ADC radar sites will attempt to detect “simulated” hostile bombers which will use electronic devices and irregular flight patterns to confuse NORAD detector sites. As the “friendly enemies” are located, supersonic CF-101, F-102 and F-106 jet aircraft will be “scrambled” from ADC units at Canadian Forces Bases in Bagotville, Que., Val d’or, Que., Base Chatham, N.B. and U.S. fighter bases to intercept the “hostiles”.

75 Years Ago - Oct. 7, 1948

Local News: Early Thursday morning, fire thought to have started from a defective chimney completely destroyed the farm home of Mr. and Mrs. Gerald Hodgins and family on the Portage du Fort road. Mr. and Mrs. Hodgins had made the fire in the stove and had gone out to the barn to milk. While out only a few minutes, they noticed the fire. They succeeded in getting their two children out of the upstairs window. The home was formerly owned by the late Edmund Hodgins and was taken over from the estate in 1941. The loss, almost total is only partially covered by insurance.
1948 marked the setting up of a Junior Department of the Shawville Agricultural Society. Since one of the great features of a Class “B” fair is the junior work, the different judging competitions staged by this department were held on the first day of the fair. This is the first fair in many years that the swine barn has been filled to capacity. There was a splendid calf club exhibit, the best in years. The officers in charge are unanimous in the opinion it was a very successful first year.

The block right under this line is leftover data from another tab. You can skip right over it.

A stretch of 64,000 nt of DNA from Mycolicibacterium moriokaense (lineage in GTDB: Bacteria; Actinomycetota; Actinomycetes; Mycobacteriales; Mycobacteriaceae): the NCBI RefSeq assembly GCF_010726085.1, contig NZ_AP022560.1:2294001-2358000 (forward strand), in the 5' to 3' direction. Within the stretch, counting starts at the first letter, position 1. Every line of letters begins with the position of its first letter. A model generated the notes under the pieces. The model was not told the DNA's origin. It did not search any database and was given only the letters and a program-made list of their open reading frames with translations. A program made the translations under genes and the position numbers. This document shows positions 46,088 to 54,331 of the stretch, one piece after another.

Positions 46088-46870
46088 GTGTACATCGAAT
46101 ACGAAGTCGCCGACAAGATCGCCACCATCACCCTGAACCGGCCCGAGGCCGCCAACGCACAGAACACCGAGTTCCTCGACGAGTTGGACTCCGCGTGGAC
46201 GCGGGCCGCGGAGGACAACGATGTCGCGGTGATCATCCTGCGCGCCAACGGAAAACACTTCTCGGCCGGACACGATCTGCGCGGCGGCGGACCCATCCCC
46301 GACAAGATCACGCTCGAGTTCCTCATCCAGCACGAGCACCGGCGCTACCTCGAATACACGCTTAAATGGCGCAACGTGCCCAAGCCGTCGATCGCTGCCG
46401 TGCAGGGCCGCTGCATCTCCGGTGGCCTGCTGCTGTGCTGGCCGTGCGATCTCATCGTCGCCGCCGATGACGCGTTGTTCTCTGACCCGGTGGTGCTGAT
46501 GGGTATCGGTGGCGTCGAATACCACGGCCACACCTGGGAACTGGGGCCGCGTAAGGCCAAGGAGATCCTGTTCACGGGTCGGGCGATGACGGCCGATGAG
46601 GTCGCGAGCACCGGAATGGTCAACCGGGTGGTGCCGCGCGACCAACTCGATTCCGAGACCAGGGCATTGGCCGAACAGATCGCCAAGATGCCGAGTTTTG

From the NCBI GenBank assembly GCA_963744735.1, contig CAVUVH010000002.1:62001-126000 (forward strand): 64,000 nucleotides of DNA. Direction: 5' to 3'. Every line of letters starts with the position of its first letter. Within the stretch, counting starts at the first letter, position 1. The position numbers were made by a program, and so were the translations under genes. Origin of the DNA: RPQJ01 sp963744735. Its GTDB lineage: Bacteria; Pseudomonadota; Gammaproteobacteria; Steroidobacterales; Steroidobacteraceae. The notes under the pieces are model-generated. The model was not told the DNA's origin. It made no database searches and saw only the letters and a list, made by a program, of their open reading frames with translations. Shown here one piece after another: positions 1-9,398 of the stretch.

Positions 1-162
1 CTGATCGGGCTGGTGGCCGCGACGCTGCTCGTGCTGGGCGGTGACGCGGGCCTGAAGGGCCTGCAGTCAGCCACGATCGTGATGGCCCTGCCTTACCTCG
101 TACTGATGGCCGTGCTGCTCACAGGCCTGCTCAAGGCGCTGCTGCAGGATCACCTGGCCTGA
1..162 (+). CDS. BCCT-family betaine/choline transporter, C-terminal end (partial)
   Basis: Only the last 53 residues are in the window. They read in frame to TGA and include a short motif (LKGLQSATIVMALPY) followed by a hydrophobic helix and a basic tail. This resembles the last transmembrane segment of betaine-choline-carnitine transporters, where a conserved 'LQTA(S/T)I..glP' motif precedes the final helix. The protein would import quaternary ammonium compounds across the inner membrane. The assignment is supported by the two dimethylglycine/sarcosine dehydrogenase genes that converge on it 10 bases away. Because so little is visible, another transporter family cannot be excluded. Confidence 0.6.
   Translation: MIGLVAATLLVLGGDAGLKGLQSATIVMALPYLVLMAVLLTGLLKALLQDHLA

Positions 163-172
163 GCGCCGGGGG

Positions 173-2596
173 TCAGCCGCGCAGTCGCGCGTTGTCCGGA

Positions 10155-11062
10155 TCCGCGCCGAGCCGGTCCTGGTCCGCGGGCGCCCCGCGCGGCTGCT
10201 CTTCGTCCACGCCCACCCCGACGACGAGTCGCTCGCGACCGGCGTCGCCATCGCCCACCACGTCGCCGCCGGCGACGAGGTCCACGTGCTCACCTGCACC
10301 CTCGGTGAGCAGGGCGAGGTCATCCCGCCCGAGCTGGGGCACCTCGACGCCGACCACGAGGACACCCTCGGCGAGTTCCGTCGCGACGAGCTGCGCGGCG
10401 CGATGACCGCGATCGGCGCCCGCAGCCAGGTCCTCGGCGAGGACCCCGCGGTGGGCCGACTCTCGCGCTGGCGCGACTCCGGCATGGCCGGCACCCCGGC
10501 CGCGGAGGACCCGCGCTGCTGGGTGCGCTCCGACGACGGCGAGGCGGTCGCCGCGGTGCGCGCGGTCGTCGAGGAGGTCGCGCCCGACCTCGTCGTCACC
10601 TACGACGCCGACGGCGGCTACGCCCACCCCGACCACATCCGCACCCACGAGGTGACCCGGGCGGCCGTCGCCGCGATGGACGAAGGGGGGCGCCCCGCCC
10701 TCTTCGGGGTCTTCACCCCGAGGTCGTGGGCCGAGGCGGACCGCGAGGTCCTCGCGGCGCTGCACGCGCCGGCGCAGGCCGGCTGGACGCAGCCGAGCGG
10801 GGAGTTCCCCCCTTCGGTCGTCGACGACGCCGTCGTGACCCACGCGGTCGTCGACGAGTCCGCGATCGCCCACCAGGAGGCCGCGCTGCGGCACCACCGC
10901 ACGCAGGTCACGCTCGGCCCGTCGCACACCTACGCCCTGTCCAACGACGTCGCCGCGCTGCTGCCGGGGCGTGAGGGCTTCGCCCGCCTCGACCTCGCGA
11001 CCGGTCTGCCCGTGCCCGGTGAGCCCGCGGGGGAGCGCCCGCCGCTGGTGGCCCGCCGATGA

Premier Drew of Ontario was elected new leader of the Progressive Conservatives and intends to win the coming Dominion general election. Drew told the cheering delegates who had given him 827 of their votes on a decisive first ballot that Progressive Conservative triumphs in Ontario could be duplicated across Canada because it had been shown “people believe our party stands for the things best for our country.”

100 Years Ago - Sept. 27, 1923

Local News: Hedged in on the one hand by the Central Canada Fair and on the other by Renfrew’s Home Week and Exhibition, the two biggest events of the year in Eastern Canada, it is, perhaps not surprising that our local fair should have suffered materially in attendance. The weather was all that could be desired and exhibitors performed their part well. Old-timers were heard to say that they never before saw a better exhibition in Shawville.
The entertainment features of the fair consisted principally of speed contests on the race track and baseball matches with some fancy driving and riding contests in the prize ring.
An “All Star” team from Pontiac Lower League figured in a baseball match with Barry’s Bay team at Renfrew Fair on Thursday and came out winners by a score of 14 to 6.